A Horseback trek along Cami de Cavalls on Menorca offers Spanish culture, history, and adventure
By Melissa DeVaughn
There’s a trail that circumnavigates a small Mediterranean island off the coast of Spain called Menorca and it is a traveler’s dream.
Whether you prefer trekking on your own or being guided by an expert, the 116-mile Cami de Cavalls offers weeks of travel through every geographic pocket of Menorca.
Its name quite literally, means “The horse trail,” and for good reason. The Cami de Cavalls is an ancient path circumnavigating Menorca that dates back to as early as the 14th Century.
Once used by horsemen to patrol the island between watchtowers, it now beckons to trekkers, cyclists, and the occasional equestrian.
“The history of this path is well-documented,” according to the “Cami de Cavalls Guidebook,” published by Fundacio Desti Menorca.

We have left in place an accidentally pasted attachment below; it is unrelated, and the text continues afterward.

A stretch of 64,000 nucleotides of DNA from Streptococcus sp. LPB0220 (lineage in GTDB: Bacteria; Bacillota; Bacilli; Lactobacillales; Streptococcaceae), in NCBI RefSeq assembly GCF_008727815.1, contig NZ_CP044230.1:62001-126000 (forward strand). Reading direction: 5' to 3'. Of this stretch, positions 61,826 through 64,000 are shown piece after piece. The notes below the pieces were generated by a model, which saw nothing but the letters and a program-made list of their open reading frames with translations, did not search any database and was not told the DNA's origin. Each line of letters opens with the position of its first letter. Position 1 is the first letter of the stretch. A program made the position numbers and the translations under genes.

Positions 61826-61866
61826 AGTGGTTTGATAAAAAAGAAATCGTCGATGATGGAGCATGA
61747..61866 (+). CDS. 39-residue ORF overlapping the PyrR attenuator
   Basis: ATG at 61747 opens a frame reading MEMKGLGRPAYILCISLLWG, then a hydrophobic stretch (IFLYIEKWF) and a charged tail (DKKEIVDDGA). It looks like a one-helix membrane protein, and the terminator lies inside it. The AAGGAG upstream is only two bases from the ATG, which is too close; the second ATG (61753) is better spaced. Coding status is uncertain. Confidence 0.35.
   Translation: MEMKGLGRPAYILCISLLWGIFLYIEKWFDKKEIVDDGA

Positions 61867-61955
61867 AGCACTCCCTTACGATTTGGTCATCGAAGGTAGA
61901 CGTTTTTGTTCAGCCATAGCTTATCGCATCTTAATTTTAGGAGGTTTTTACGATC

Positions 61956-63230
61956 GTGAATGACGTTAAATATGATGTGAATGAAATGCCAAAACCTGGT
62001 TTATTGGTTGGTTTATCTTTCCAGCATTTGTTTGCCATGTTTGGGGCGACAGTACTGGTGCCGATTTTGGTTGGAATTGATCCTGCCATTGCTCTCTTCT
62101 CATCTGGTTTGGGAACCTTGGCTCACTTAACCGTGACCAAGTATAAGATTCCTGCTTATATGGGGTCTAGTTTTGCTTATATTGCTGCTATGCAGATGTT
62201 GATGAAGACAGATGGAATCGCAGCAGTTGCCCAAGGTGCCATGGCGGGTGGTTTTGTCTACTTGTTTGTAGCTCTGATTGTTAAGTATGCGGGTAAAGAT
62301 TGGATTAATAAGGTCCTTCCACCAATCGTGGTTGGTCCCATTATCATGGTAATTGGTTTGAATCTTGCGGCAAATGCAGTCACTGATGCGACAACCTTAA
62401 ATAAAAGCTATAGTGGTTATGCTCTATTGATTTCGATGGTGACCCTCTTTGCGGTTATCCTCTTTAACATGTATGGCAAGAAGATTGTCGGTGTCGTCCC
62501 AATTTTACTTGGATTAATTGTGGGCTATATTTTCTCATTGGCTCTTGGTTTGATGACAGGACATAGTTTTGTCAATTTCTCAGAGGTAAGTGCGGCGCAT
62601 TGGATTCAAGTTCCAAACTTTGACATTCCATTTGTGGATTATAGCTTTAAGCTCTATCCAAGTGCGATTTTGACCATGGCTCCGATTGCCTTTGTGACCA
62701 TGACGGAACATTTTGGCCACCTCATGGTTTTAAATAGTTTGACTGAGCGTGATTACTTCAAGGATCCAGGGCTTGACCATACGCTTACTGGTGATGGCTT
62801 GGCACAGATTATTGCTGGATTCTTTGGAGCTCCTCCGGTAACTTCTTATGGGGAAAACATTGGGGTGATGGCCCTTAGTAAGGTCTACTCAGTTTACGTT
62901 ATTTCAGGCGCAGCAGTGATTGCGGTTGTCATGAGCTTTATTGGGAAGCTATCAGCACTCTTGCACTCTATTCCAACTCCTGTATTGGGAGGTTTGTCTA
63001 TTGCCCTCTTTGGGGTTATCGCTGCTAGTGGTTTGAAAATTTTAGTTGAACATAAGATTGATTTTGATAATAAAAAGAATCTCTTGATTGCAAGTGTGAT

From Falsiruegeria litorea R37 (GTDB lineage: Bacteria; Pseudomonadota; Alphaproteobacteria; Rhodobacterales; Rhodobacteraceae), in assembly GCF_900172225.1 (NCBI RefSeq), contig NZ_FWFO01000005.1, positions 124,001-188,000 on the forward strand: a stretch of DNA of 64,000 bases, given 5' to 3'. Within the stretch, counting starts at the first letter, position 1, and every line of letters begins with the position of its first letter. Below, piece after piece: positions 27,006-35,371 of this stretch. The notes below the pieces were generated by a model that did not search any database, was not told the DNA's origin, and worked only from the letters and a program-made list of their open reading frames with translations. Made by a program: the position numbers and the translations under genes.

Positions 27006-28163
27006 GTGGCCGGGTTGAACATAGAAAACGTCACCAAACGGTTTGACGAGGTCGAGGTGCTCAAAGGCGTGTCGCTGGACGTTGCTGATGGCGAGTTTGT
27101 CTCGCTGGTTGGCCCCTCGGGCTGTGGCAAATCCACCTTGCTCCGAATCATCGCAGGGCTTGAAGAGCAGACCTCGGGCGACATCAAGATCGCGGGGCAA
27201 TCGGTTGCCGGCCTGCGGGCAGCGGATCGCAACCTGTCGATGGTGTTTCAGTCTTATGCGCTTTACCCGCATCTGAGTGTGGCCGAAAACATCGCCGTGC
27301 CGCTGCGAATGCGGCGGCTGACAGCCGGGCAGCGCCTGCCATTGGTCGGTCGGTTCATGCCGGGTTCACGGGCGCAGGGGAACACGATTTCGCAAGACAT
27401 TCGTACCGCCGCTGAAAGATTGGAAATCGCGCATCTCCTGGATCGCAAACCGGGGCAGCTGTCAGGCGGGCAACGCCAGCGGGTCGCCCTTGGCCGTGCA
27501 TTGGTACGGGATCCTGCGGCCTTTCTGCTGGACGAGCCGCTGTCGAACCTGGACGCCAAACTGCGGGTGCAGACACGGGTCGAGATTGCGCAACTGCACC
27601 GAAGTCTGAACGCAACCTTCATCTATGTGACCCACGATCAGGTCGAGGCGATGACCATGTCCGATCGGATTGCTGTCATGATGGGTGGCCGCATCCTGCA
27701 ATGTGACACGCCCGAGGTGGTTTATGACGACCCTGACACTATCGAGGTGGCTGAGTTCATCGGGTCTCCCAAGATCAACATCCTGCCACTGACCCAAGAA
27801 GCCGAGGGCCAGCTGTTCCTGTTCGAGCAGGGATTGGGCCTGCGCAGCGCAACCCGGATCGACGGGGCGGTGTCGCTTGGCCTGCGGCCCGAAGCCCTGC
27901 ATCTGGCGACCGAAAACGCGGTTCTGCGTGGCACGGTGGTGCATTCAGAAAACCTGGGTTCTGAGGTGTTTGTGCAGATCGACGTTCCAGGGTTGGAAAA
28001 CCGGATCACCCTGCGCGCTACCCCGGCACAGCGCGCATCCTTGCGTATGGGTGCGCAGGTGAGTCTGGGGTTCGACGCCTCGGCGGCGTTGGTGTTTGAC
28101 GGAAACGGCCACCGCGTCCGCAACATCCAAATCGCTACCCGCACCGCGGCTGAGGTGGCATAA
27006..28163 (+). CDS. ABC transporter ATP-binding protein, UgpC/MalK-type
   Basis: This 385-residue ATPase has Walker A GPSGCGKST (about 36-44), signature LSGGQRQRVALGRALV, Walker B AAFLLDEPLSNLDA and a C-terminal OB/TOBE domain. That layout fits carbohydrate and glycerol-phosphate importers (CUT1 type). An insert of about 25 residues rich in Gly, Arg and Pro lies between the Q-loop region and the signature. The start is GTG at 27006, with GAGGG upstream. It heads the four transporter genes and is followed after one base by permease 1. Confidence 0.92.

“The first known map of the island dates back to 1780 … and the pathway is clearly marked.” In the 1780s, the Spanish Governor Count Cifuentes is quoted as saying, “let the pathway known as a bridleway be kept open and free for all those who wish to travel.”
It seemed only natural, then, that when presented the chance to travel today’s well-preserved Cami de Cavalls, I selected a horse as my companion. How better to recreate the trail’s original intent than astride a beautiful Menorcan mare?
The Mighty Menorcan
From my saddle, I looked out at the expanse of the Mediterranean Sea and marveled at the view. The deafening waves crashed off the nearly vertical cliffs below and the smell of fresh sea spray enveloped the air around me. I drew in deep, soul-cleansing breaths that kept my anxiety over hurtling off the cliffs at bay.